or another true love of Sandburg’s, Chicago (“Carl Sandburg’s
Biography”). Sandburg enjoyed the tenacity and competitiveness of
Chicago. It is here where he made numerous world known poems. To
grip the reader’s attention in these poems, Sandburg used poetic
devices such as similes, onomatopoeias, and metaphors (“Carl
Sandburg”, uncp.edu). With Sandburg’s incredible free verse poems
in direct relation with these devices, his poems are remembered and
will continue to be thought of as true poetic masterpieces. Sandburg
was a true poet who will be remembered for his resilient personality
and the ability to not give up on his dreams. This quote by George
Bernard is an excellent descriptor of how Carl Sandburg viewed life,
“You see things and say ‘Why?’ but I dream things and say ‘Why
not?”(“Inspirational Quotes About Life”).
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Chicago
Sketch
Masses
Lost
The Harbor
They Will Say
Mill Doors
Subway
Fish Crier
Picnic Boat
Happiness
Muckers
Blacklisted
Graceland
Pool
Fog
Troths
Losses
White Shoulders
Kin
Killers
Among the Red Guns
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TEN minutes now I have been looking at this.
I have gone by here before and wondered about it.
This is a bronze memorial of a famous general
Riding horseback with a flag and a sword and a revolver
on him.
I want to smash the whole thing into a pile of junk to be
hauled away to the scrap yard.
I put it straight to you,
After the farmer, the miner, the shop man, the factory
hand, the fireman and the teamster,
Have all been remembered with bronze memorials,
Shaping them on the job of getting all of us
Something to eat and something to wear,
When they stack a few silhouettes
Against the sky
Here in the park,
And show the real huskies that are doing the work of
the world, and feeding people instead of butchering them,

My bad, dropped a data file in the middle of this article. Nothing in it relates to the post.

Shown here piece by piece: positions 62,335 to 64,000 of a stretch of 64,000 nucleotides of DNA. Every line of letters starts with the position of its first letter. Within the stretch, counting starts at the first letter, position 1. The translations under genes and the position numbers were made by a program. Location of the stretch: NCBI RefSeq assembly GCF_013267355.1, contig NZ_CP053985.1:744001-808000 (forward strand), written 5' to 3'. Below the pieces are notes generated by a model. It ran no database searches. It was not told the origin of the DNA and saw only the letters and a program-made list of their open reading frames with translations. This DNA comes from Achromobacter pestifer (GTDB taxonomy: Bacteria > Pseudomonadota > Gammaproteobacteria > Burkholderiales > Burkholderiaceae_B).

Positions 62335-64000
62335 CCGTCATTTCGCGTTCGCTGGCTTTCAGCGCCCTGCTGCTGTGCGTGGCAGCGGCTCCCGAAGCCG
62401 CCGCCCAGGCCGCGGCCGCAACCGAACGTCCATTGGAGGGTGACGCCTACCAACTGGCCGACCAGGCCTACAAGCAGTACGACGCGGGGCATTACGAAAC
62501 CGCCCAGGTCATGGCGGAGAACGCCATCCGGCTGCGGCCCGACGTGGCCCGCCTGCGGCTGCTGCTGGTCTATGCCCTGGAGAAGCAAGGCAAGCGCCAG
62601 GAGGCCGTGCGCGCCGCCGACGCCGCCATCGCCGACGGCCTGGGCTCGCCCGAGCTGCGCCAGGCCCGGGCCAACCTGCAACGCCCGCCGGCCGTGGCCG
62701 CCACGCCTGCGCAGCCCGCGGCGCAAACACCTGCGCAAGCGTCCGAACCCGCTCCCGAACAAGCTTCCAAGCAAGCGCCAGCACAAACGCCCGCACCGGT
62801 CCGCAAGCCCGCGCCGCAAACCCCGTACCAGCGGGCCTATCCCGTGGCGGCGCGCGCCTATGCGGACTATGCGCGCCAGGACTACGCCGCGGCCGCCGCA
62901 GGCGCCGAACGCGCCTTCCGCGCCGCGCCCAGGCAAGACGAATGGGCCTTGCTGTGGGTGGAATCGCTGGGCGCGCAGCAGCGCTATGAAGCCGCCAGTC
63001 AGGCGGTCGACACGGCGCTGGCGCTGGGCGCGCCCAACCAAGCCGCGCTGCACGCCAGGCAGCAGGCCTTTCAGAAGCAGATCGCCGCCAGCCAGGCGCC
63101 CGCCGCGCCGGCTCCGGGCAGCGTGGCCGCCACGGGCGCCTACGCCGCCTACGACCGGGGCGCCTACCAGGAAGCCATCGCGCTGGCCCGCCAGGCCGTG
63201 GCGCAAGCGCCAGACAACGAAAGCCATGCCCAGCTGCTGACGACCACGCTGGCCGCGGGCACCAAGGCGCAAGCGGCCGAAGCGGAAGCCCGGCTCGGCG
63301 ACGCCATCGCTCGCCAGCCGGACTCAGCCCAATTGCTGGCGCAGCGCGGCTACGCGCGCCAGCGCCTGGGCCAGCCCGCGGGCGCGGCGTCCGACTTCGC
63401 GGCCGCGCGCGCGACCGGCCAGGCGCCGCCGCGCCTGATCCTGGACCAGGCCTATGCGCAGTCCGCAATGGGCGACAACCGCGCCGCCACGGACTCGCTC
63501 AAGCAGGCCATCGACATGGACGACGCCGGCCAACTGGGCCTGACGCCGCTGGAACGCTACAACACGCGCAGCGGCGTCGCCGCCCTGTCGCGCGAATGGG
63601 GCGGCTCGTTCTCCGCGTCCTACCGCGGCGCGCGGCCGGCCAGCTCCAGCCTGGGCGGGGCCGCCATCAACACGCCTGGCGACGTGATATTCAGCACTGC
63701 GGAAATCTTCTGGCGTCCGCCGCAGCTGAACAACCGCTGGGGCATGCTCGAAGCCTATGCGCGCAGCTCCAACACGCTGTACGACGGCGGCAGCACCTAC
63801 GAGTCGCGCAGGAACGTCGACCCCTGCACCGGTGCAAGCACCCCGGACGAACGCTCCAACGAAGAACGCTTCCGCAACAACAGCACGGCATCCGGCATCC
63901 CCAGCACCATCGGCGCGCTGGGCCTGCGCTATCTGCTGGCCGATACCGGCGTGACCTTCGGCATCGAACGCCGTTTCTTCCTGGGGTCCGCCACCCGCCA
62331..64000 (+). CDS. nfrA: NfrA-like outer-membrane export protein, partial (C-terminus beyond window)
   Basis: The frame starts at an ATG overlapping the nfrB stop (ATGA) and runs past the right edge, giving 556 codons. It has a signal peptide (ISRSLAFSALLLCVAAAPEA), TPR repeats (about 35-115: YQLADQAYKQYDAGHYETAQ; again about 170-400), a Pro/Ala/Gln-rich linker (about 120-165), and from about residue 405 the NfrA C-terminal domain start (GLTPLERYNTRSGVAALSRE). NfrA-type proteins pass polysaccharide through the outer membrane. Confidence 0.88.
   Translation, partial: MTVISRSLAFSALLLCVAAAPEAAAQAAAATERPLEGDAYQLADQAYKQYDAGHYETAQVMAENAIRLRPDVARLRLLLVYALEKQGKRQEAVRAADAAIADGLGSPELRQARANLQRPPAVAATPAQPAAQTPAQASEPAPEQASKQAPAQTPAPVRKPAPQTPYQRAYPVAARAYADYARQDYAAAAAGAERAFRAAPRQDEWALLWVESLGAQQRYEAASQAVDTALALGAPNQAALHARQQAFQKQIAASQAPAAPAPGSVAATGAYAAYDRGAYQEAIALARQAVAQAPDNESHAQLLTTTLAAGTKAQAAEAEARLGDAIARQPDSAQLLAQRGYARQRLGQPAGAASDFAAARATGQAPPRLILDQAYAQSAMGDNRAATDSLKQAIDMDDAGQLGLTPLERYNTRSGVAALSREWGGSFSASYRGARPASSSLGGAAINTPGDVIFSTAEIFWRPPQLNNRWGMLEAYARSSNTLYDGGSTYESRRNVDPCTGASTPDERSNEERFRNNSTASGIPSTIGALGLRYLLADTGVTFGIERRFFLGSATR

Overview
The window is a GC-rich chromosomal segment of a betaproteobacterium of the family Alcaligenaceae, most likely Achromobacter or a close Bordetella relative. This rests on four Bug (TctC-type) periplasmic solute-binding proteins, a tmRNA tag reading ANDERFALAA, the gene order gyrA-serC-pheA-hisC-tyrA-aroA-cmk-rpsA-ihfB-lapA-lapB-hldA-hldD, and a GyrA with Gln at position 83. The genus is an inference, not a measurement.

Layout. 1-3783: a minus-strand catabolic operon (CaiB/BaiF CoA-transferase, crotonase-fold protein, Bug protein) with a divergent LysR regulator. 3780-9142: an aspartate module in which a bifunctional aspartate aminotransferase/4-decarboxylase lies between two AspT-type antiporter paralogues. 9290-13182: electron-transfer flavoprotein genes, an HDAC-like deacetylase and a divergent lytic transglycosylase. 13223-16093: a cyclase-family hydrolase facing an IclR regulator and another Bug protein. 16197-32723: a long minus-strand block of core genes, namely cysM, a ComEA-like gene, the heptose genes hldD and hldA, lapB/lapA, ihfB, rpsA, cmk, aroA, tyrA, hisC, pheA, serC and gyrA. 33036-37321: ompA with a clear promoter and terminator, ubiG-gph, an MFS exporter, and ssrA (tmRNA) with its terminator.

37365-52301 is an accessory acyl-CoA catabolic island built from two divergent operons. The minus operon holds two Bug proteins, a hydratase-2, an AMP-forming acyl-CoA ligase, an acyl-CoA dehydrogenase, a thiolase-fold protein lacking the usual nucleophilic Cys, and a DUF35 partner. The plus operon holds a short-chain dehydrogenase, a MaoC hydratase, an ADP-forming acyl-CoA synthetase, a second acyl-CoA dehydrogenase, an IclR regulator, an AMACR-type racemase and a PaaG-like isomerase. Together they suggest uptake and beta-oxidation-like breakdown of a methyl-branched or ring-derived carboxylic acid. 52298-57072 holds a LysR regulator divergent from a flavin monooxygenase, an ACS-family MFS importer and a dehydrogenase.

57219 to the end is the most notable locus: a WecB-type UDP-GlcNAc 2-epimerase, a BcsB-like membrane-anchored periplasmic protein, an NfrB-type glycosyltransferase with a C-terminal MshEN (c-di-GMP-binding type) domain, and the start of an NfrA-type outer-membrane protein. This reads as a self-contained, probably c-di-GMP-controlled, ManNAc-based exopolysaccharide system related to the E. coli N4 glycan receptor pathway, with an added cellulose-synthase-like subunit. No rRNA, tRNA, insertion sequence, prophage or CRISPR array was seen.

Then maybe I will stand here
And look easy at this general of the army holding a flag
in the air,
And riding like hell on horseback
Ready to kill anybody that gets in his way,
Ready to run the red blood and slush the bowels of men
all over the sweet new grass of the prairie.
Analysis
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Carl Sandburg’s “Ready to Kill” uses imagery in a way that
most authors cannot obtain. Imagery is the use of vividly
descriptive words and phrases, to enhance the writer’s view of
what is taking place in a literary work. Carl Sandburg‘s quote,
“I want to smash the whole thing into a pile of junk to be/ hauled
away to the scrap yard”, in which Sandburg is describing a
statue of an army general, clearly depicts his hatred for the
killing of another man. He feels that generals and army
commanders are not the people who deserve to have statues and
memorials constructed in their honor. He feels the average
workingman of America, such as a miner or a farmer, should be
the ones who deserve statues in their honor. Sandburg thinks
that generals do no more than just ride on a horse and destroy
anything in their path, while the workingmen are the people
who provide food and shelter for our country’s people.
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Ending the poem with great imagery of what he feels the
generals do in the army, with the quote “Ready to run the red
blood and slush the bowels of men/ all over the sweet new
grass of the prairie.”, Sandburg gives us a clear image of the
war atrocities that do occur. Sandburg used vivid imagery to
better enhance the picture the reader sees. He felt that the
more clearly the poem can be seen, the more likely people will
start to dislike the problems in war. Carl Sandburg is indeed
an expert at using imagery. He can make the author feel like
you are at the sight of this heated battle or you are in the alley
where the woman was raped. Sandburg’s “Ready to Kill”,
was the perfect poem based on the literary term imagery, and
will be thought of as one of Sandburg’s greatest for many
years to come.
Biography
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“Pool”, is not one of the longest poems Sandburg had
written; although, I feel it is one of his greatest literary pieces.
This poem makes my mind picture something I would not
normally view. When I started this poem, I thought it was
going to be some sort of horror. It wasn’t until I read the line
“A tea cup of ashes or so”, that made me think that this man
had passed away and been cremated. When finished, I felt
that whoever this man was, Sandburg was close too.
“Pool” by Carl Sandburg
OUT of the fire
Came a man sunken
To less than cinders,
A tea-cup of ashes or so.
And I,
The gold in the house,
Writhed into a stiff pool.
Biography
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Sandburg’s poem, “Docks”, is one of my personal